DRAPER, Utah (ABC4 Utah) – Keith Brown has kept quiet about his role in sexually abusing his daughters.

Brown was once the manager for his children who performed as a classical piano ensemble called the “5 Browns.”

Thursday, he opened up at his parole hearing.

“I am so embarrassed for the pain I’ve caused them,” Brown said. “I just wished I had been smarter.”

It was the first time in a decade that Brown offered a somewhat apology for sexually abusing his own daughters.

His daughters were part of the “5 Browns” ensemble.

Their long and difficult journey may have gone quietly unnoticed had it not been for Valentine’s day outing between Keith Brown and his wife.

It started in 2011 with a car crash in Little Cottonwood Canyon. Unified batallion chief Mike Ulibarri addressed the media on the scene.

“They said they were in the water and the vehicle was filling with water and they didn”t know the location they were,” said Ulibarri. “They were coming back from dinner from the snowbird lodge”

At the time, authorities didn’t know who was trapped in their vehicle. It wasn’t until later that they learned Keith Brown had been driving along with his wife, Lisa, the passenger.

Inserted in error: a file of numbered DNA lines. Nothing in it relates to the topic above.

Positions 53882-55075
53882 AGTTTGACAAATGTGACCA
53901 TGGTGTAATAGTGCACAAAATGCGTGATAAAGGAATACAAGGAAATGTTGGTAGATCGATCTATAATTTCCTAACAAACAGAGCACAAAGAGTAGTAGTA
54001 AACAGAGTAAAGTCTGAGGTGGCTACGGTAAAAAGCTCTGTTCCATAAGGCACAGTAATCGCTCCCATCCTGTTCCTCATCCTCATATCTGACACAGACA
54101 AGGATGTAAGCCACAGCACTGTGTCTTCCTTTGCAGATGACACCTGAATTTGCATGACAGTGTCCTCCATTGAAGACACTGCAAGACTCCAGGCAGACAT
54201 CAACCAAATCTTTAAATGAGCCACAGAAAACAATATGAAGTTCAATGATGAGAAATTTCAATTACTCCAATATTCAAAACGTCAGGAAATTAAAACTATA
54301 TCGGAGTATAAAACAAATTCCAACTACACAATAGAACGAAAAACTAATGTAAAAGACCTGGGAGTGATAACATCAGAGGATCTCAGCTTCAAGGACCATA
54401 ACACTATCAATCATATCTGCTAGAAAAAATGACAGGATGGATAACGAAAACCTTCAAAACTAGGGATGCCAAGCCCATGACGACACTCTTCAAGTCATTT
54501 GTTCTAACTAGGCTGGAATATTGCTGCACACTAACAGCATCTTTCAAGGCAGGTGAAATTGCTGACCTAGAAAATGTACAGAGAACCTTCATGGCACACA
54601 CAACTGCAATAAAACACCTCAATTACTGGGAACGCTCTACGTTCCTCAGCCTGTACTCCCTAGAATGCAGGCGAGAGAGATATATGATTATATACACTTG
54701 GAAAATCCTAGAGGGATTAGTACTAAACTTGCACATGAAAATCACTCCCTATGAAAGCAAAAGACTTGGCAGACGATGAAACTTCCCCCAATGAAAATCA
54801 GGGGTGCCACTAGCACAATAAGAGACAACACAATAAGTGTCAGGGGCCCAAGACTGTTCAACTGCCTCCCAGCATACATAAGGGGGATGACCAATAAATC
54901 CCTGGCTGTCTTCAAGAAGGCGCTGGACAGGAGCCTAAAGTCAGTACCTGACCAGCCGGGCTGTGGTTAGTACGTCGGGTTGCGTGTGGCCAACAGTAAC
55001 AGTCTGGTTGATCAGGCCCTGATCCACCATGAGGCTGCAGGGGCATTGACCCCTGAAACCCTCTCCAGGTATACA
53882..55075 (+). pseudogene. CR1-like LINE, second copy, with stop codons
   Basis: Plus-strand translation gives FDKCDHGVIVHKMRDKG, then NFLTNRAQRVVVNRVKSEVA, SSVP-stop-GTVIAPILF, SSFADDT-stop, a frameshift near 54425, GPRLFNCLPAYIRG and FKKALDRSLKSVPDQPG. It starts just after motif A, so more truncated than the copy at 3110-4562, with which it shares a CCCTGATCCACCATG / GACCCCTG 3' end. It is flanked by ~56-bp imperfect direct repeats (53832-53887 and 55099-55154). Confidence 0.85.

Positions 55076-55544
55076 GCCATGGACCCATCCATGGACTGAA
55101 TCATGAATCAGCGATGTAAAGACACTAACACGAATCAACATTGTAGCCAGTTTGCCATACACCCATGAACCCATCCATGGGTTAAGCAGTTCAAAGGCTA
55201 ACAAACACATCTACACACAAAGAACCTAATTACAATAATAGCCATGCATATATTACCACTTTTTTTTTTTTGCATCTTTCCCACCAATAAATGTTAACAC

But days later, emails from anonymous sources to the media claimed Keith Brown was facing several child sex abuse charges in Utah county. The crimes went back as far as 1990.

Seven days after he was charged, Brown was confronted by members of the media but refused to comment.

Inside the courtroom, he pleaded guilty to sodomy and two counts of child sex abuse.

In another surprise move, Brown waived pre-sentence reports normally used by a judge to determine a sentence. Instead, he was sentenced right away.

The judge called him a “pedophile” and a “danger to society.” He was sentenced to a minimum of ten years and up-to-life in prison.

His daughters continued their careers and held their heads high.

Deondra Brown said, “As a teenager, I fell victim to this abuse,” Deondra Brown told ABC4 in 2015. “I felt alone, really alone. I felt shamed and dirty.”

Thursday, after ten years in prison, Brown was no longer their manager but inmate number 201465 and hoped for a chance at parole.

His daughters also attended waiting to hear some remorse.

“Even though I feel that I’ve overcome the problems from 25-to-35-years ago, how could it not be offensive,” Brown said.

Friday, Brown’s justification will continue and his two daughters who were present at the hearing got a chance to respond.